Older blog entries for johnnyb (starting at number 31)

1 Jun 2002 (updated 1 Jun 2002 at 21:09 UTC) »

A rant on Zombie processes.

I am really tired of so many people who are in top levels of support not knowing jack squat about what a zombie process is. System administrators, DBAs, Sun support staff, and so many others are completely clueless about what a zombie process is.

A zombie process is a process that has terminated, but has not been "waited" on by its parent. wait() is the call that the parent process uses to collect status information about the child. When a process dies, exits, whatever, it has status information that can be collected. The operating system keeps it in the process table as a zombie process so it retains it's records, and it just waits there until it's parent calls wait().

So, what do you do about zombies? Well, they aren't really a problem unless you have a lot of them. In that case, any linear scan over the process table is going to start taking a lot of time. Usually, the reason for them is that the parent isn't set up to handle the SIGCHLD signal correctly (this is the signal sent to the parent when a child dies, so it knows it needs to call wait() when it has a chance). You can't kill a zombie process because it's already dead. However, you can kill off all of the zombie processes parents until it finds one that will wait() for it. Eventually, it will get to the init() process, and the init process doesn't do hardly anything except call wait() continually, so then the zombie will go away.

So many support people have told me the only way to get rid of zombies is to reboot. Ack! What are these, former Windows admins?

And then the other day, I called Fujitsu Global Services because we had a process that we could not kill that was taking up 25% of CPU time. They transferred me to Sun support, who said it was a zombie process. AHHHH!!!!!!!!!!! Zombies don't use CPU time, because they are not running. Eventually, I showed them where in the process table it said it was active, and they finally believed me. Why doesn't Sun support know what a zombie process is!!!???

Anyway, I have run into so many people who should know better that know jack squat about what a zombie process is, that it is really, really irritating me.

I'm waiting for a good GUI to do XML publishing. I'd write one myself - I have a pretty clear idea of what needs to be done - but I lack the time at this point.

What I want is this - be able to edit my documents as a tree (I don't want ANY tags to be just plain text), but also inline some of the tags (just do a superscript with the tag name). So, for example, the tree on the left would expand out book/chapter/sect1 and maybe para, but things like emphasis and productname would be inside the text itself. Double-clicking on them would bring up the properties.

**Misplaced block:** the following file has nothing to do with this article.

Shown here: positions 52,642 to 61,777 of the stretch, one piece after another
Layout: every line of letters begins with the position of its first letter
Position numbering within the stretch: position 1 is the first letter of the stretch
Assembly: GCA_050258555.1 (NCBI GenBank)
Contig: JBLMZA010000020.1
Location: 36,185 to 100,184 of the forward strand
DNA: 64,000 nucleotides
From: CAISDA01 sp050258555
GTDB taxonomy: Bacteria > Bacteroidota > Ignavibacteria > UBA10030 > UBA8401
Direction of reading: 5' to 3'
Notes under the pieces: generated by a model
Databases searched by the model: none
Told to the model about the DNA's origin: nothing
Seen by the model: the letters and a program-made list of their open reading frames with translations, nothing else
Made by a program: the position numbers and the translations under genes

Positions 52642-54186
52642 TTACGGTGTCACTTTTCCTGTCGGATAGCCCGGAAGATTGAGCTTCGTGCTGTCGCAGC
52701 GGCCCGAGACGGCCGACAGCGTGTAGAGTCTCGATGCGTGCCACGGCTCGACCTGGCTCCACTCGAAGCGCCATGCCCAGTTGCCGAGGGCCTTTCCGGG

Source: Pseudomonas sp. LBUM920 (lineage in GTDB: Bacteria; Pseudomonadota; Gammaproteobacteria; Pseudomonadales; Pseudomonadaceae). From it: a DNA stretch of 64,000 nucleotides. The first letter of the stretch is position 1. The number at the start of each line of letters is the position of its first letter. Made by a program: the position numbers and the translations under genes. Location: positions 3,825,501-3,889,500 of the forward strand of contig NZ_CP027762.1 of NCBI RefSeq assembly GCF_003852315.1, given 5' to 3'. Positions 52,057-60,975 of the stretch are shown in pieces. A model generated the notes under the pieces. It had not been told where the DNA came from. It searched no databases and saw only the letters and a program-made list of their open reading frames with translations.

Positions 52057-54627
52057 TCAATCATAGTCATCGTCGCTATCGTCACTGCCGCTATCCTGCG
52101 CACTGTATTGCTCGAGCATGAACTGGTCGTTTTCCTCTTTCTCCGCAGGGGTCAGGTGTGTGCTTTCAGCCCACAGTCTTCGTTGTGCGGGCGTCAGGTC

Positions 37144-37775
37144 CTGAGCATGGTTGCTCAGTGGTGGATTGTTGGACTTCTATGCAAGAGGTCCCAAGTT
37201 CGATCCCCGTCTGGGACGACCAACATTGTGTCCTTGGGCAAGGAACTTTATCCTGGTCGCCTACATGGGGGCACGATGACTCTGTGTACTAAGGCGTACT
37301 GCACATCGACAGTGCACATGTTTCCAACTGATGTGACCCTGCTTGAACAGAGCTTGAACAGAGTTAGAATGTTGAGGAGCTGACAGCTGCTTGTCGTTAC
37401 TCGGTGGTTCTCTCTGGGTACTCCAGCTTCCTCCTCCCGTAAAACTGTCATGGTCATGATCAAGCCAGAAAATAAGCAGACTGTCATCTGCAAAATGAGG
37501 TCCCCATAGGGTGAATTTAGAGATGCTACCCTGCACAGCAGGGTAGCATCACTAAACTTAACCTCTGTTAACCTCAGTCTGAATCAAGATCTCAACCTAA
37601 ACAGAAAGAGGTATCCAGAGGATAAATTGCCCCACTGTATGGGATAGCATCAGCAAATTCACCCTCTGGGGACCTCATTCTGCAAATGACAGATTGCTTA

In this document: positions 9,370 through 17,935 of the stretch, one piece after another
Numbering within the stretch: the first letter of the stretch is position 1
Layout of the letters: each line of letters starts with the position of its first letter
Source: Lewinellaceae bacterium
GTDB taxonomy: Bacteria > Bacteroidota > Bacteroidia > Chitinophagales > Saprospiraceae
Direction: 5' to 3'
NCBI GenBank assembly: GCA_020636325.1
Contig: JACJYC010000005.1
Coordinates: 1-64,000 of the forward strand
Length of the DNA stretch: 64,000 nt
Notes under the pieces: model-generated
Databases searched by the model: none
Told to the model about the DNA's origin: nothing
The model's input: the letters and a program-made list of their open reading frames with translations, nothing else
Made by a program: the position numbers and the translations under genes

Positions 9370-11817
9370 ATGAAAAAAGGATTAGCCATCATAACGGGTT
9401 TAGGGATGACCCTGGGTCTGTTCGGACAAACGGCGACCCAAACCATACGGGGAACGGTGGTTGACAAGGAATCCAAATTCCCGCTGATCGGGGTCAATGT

In addition, there would be a pane to modify the style sheet. By default this would be CSS, but you could, if you were an advanced user, translate the CSS style sheet to DSSSL, where more advanced processing could be done.

In addition, the DSSSL implementation would include hooks to read Processing Instructions (I don't know why these aren't used more - the br tag should have been replaced by a processing instruction in XHTML but for some reason it wasn't).

Finally, there would be a preview pane that you could switch to (or view interactively) which would show what the final output would look like.

Anyway, I use docbook constantly (see the book I'm writing at http://www.eskimo.com/~johnnyb/computers/Programmi ngGroundUp/ ), but I think a GUI interface would do wonders for the XML publishing market, because the separation of the content generation verses the typesetting is just an amazingly useful feature.

Plus, openjade uses TeX, which produces awesome-looking documents.

Added a few updates to the book, but mostly minor edits. Hopefully I'll have another big block of time to write soon before baby #2 comes along!

Updated my chapter on functions in my book. I covered most of the C calling convention, and am now to the point where I need to update my section on recursive functions.